Lecture Notes on Biomedical Instrumentation and Design

Course Objectives:


Students will be able to apply the principles of electronic circuits and devices to the use and design of instrumentation in the biomedical area. They will have gained a basic knowledge of the operating principles of electrical and other transducers, analog and digital instrumentation, applied signal acquisition and processing, electrical safety in the medical environment, electrical properties of nerve and muscle physiology; and instrumentation used in cardiopulmonary, neurological, surgical, and rehabilitation areas of medicine.


Lecture 1 – Introduction


Lecture 2 – Sensor Models


Schematic diagram of normal sinus rhythm for a...

Schematic diagram of normal sinus rhythm for a human heart as seen on ECG (with English labels). (Photo credit: Wikipedia)




Lecture 3 – Errors in measurement; Differential amplifiers; Non-ideal op-amps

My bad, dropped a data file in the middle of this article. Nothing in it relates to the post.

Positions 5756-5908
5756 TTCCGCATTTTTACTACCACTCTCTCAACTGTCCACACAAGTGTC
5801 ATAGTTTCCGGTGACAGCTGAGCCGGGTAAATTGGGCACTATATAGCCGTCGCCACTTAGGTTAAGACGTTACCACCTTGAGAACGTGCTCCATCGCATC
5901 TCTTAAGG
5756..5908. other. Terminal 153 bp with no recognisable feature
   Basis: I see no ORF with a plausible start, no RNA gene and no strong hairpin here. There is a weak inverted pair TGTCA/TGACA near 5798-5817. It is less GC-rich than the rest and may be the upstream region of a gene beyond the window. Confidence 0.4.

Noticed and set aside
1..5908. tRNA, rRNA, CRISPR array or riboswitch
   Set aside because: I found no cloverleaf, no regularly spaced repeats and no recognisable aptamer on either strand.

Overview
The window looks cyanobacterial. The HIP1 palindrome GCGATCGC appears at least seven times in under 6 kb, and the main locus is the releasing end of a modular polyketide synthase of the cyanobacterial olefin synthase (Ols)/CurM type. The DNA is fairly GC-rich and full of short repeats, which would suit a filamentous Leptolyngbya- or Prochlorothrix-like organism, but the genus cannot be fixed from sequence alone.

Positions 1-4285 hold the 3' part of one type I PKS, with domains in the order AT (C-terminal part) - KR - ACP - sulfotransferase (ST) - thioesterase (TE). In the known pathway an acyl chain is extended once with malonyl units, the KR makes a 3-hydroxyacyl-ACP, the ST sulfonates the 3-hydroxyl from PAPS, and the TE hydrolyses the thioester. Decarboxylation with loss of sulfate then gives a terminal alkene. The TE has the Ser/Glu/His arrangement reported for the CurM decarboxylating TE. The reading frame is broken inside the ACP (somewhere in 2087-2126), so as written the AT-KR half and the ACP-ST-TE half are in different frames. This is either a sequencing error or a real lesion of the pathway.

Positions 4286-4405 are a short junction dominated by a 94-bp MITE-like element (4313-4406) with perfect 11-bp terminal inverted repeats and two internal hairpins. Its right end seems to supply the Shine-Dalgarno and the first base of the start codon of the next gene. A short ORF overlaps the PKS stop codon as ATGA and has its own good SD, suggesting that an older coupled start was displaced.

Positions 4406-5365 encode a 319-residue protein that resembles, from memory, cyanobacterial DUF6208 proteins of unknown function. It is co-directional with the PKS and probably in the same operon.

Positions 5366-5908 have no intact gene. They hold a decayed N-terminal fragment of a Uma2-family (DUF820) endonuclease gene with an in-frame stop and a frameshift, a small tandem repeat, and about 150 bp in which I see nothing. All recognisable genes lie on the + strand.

Lecture 4 – Active filters design


Lecture 5 – Noise and coherent interference


Lecture 6 – Body Bio-potentials; Electrodes


Lecture 7 – ECG


Application examples:


Bert-Uwe Köhler, Carsten Hennig, Reinhold Orglmeister; The Principles of Software QRS Detection. IEEE Engineering in Medicine and Biology. January/February 2002; pp. 42 – 57.


Lecture 8 – EMG


Application Example:


Gabriella Balestra, Stefano Frassinelli, Marco Knaflitz, Filippo Molinari; Time-Frequency Analysis of Surface Myoelectric Signals During Athletic Movement. IEEE Engineering in Medicine and Biology. November/December 2001; pp. 106 – 115.


Lecture 9 – EEG


Lecture 10 – EOG


Lecture 11 – Blood Pressure Measurements; Small displacement sensors


Lecture 12 – Temperature Measurements


Lecture 13 – Blood Volume And Flow


Lecture 14 – Stimulation of excitable tissues


Lecture 15 – Positional Sensors


Lecture 16 – Electrochemical Sensors


Lecture 17 – Analog to digital converters. Applications


Lecture 18 – Electrical Safety


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